Saturday proved to be a light day at the museum for Open Engagement, the three day conference on social practice. The crowds weren’t dense, but lawn was often filled with small working groups, and for the most part, the atrium space was filled with participants watching ten-minute lectures. I saw a smattering of these projects including Taryn Cowart and Corbin LaMont’s presentation on their book Day Job, a collection of works by artists and designers who have a day job, and then later, Martin Rosengaard from Wooloo on “Human Hotel,” a pre-Airbnb initiative that matches visiting artists and urban planners with residents to give them places to stay.
It’s hard to take too much away from some of these ten minute presentations, which is fine. The Atrium space is open, which means conference attendees can drop in and drop out whenever they see fit. In other words, the structure of the conference seems to assume attendees won’t be interested in all the presentations.
Of all the talks I saw Saturday, The Newtown Creek Armada presentation in the Panorama interested me the most. As such, this post focuses on them.
“Part of what people are looking for in a wilderness experience is the sense that it’s not a mediated thing, that it’s not made for them. A place like Newtown Creek isn’t a product. It’s supposedly a place that no one wants to go. That almost makes it more wild, makes people feel like they’re discovering something about the world.” Andrew Blackwell, author of Visit Sunny Chernobyl in The New York Times.
The Newtown Creek Armada didn’t start with these words, but I cite them anyway as a way of explaining my own interest in the Creek. It’s so polluted, even touching the water or breathing the air near it is an invitation for a life threatening disease. That makes it both wildly frightening and a site for miracles. Somethings still survive there, but Lord knows how.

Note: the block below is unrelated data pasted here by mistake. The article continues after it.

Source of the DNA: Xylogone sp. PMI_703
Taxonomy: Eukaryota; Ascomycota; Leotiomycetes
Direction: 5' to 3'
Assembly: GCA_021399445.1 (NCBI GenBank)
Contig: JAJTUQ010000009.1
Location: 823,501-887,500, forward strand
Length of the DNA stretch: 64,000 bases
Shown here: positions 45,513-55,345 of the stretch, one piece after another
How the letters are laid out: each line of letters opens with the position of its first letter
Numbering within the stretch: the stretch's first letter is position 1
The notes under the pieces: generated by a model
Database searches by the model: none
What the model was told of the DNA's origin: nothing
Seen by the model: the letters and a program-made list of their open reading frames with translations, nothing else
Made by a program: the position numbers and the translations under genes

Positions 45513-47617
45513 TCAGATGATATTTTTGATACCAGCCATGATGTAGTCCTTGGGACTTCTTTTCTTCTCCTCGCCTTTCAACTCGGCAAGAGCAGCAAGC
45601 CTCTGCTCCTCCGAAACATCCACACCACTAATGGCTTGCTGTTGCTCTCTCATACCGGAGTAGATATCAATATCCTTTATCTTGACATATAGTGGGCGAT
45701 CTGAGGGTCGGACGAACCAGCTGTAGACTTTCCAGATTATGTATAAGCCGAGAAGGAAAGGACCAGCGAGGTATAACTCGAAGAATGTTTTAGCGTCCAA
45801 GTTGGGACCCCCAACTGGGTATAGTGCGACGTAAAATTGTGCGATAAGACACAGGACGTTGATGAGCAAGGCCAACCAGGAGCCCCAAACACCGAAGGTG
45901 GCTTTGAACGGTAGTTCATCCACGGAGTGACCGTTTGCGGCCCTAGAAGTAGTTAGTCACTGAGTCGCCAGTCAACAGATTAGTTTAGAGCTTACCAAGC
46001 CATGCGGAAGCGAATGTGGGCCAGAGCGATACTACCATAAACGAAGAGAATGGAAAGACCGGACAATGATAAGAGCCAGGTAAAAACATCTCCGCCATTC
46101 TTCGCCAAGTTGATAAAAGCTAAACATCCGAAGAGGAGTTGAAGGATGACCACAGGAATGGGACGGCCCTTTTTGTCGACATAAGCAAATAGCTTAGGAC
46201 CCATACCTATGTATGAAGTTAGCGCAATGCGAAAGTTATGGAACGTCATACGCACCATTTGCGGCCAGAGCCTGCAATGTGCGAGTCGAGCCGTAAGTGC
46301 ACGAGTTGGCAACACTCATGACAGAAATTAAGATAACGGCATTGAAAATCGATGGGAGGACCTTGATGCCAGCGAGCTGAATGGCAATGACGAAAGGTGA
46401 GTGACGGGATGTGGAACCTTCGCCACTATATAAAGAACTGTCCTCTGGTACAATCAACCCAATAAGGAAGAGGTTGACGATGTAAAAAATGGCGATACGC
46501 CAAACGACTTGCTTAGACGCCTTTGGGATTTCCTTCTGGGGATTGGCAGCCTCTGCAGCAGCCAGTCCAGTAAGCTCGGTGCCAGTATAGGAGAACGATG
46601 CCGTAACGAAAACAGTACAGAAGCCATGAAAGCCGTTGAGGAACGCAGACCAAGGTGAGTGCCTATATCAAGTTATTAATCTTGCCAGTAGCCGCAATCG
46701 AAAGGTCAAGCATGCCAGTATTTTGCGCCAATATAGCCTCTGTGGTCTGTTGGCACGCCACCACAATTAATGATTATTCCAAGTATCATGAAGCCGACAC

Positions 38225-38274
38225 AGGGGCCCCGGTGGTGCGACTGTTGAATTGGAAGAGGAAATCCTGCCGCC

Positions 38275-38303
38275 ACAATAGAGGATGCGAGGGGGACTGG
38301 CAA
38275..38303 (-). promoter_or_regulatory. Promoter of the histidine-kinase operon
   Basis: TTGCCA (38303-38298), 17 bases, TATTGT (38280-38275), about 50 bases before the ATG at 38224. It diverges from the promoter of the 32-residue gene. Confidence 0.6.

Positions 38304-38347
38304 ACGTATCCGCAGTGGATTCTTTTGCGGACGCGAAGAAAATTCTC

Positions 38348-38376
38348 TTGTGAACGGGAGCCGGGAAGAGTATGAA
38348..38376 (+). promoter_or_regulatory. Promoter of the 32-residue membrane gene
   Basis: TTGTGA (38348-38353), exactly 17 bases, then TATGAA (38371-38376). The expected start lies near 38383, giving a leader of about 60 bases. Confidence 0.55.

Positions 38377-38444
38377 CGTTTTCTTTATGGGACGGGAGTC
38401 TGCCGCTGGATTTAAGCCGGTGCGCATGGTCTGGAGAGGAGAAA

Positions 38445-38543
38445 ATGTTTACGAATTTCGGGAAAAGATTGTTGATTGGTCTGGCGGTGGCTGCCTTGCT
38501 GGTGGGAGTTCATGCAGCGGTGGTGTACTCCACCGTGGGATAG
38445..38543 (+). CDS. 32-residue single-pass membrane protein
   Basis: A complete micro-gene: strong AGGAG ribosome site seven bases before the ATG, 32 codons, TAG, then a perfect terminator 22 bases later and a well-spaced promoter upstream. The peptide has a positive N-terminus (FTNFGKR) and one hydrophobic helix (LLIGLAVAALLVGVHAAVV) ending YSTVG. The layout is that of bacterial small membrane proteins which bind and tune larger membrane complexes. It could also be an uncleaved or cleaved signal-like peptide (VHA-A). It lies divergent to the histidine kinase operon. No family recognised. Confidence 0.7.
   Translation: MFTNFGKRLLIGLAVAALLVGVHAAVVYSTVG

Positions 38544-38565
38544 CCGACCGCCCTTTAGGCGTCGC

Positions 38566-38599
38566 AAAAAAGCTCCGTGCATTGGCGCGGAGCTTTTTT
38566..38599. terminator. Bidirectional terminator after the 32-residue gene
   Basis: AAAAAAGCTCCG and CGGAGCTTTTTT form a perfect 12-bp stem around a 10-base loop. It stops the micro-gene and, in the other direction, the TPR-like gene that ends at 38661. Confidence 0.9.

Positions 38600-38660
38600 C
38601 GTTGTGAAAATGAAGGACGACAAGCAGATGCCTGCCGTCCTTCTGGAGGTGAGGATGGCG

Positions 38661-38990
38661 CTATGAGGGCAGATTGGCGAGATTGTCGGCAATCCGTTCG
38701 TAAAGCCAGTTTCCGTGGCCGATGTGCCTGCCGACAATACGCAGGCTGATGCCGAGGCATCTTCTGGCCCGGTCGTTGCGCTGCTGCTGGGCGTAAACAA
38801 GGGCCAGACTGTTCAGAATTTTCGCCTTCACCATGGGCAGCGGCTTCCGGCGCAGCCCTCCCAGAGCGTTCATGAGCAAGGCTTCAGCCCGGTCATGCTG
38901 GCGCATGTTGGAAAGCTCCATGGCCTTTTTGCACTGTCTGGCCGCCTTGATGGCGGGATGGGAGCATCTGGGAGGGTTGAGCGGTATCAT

This came up in the The Newtown Creek Armada presentation by artists Laura Chipley, Nathan Kensinger and Sarah Nelson Wright, which at one point showed footage of a raccoon wandering a dock at the water’s edge. Danger!
The project itself, is a little more cautious in how it got the public to interact engage with the body of water. In the summer of 2012, they invited people to visit New York’s sewage plant and play with their remote controlled water boats. The plant is located on the Newtown Creek.
As it happens, I visited the sewage plant when the Newtown Creek Armada event was taking place, and had a chance to control a few of the boats. I attended because I found the spectacle of sewage, oil spills and art a draw.
As was mentioned during the presentation, each boat had a particular relationship to the creek. One, dubbed The Digester, was made of recycled materials and Newtown Creek water and carried three sewage plant eggs. Another, was simply called The Nature Boat, and carried plant samples. Most tended not to care too much about those gestures—they wanted the fastest boats—but people were talking about the pollution of creek so it definitely helped spread awareness. More than anything else, seeing a couple of people wearing industrial thick gloves and respirators paddling below me to rescue a boat stuck in a bit of goo drove the point home.
The underwater footage they’d shot from the boats faired less well though. It was a good idea, but visually fails to communicate the horrors of the creek. It just looked like dirty water. Ultimately that’s a small criticism though. During the presentation we were told that 800 people came out over the course of four weekends, thanks in no small part to a very effective PR campaign and partnerships. Given that sewage plant is a 20 minute walk from the G train, those attendance numbers are no small accomplishment.